Buying is still cheaper than renting in many US housing markets

Buying a home in the United States is still more affordable than renting in the majority of markets, according to the latest analysis from real estate data firm RealtyTrac.

But the opposite is true in markets with the biggest increase in the millennial share of the population over the last six years, the research also shows.

In the 473 counties covered by the research, the fair market rent for a three bedroom property in 2015 needed an average of 27% of median household income, while buying a median priced home required an average of 25% of median household income based on the median sales price in November.

Buying a median priced home was more affordable than renting a three bedroom property in 68% of the counties analysed, representing 57% of the total population in those counties.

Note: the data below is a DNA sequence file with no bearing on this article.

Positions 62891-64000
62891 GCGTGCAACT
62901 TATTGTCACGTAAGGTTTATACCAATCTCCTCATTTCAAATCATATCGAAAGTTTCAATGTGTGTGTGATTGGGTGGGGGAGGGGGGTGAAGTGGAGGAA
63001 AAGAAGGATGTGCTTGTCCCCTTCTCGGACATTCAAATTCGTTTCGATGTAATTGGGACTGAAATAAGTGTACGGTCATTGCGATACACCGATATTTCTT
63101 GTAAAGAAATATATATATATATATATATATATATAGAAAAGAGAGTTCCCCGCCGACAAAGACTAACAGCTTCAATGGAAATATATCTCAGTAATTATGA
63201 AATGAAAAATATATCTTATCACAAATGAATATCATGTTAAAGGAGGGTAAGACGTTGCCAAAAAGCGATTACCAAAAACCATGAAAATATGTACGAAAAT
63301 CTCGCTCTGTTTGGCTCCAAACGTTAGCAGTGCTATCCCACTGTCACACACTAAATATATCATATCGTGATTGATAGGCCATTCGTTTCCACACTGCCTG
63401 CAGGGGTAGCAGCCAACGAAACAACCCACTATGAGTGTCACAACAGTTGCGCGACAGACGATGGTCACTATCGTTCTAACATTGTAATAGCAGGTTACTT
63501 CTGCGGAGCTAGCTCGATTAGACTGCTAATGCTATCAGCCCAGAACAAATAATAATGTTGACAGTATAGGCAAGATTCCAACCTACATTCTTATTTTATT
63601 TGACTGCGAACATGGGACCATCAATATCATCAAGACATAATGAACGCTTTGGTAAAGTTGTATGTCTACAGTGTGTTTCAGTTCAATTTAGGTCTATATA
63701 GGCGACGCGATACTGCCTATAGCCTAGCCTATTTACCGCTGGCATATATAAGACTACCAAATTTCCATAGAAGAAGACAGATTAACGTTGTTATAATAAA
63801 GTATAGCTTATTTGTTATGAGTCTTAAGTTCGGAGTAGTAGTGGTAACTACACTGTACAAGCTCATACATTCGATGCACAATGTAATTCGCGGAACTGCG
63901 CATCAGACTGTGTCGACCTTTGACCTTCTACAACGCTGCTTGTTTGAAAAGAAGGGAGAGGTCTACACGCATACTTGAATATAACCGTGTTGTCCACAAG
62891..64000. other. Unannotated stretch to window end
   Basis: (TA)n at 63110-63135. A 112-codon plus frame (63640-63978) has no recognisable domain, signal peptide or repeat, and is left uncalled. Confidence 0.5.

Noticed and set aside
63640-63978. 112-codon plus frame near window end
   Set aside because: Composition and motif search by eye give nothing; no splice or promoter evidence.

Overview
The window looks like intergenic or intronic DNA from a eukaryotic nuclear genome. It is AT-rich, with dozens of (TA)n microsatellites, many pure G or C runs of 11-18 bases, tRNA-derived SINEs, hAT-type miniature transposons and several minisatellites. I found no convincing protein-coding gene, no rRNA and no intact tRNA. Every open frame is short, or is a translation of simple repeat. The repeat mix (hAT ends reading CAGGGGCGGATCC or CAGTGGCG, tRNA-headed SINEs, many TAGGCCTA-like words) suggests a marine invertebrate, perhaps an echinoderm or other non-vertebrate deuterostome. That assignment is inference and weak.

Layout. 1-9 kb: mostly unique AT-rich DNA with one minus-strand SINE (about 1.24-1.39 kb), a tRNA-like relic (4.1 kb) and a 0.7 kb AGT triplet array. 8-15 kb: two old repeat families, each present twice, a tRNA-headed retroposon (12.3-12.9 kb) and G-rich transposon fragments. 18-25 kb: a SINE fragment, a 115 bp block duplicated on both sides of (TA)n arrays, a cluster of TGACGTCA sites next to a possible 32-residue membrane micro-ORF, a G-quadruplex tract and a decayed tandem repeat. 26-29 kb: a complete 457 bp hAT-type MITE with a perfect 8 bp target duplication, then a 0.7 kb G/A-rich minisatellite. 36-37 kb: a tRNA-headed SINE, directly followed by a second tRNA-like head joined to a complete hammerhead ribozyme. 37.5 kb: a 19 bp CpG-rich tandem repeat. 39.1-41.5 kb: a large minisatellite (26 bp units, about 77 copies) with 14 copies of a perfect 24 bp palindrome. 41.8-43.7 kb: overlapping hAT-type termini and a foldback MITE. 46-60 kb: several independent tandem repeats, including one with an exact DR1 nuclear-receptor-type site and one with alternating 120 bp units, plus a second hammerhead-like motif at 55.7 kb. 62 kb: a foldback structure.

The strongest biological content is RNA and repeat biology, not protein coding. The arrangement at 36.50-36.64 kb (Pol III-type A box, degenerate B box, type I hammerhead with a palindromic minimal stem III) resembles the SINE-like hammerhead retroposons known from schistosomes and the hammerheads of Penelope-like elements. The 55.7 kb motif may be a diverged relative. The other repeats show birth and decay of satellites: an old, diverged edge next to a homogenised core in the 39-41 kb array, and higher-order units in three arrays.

But in the 25 counties with the biggest increase in millennials between 2007 and 2013, fair market rents for a three bedroom property in 2015 required 30% of the median household income on average while buying a median priced home required 36% of median household income on average. For the analysis millennials were defined as anyone born between 1977 and 1992.

‘First time buyers and potential boomerang home buyers are stuck between a rock and a hard place in today’s housing market. Many of the markets with the jobs and amenities they want have hard-to-afford rents and even harder to afford home prices while the more affordable markets have fewer well-paying jobs and tend to be off the beaten path,’ said Daren Blomquist, vice president at RealtyTrac.

‘Those emerging markets with the combination of good jobs, good affordability and a growing population of new renters and potential first time buyers represent the best opportunities for buy and hold real estate investors to buy low and benefit from rising rents in the years to come,’ he added.

The top markets with the biggest increase in the percentage of millennials over the past seven years were counties in Washington D.C., San Francisco and Denver, all of which saw an increase of more than 50% in the share of the population that is millennials.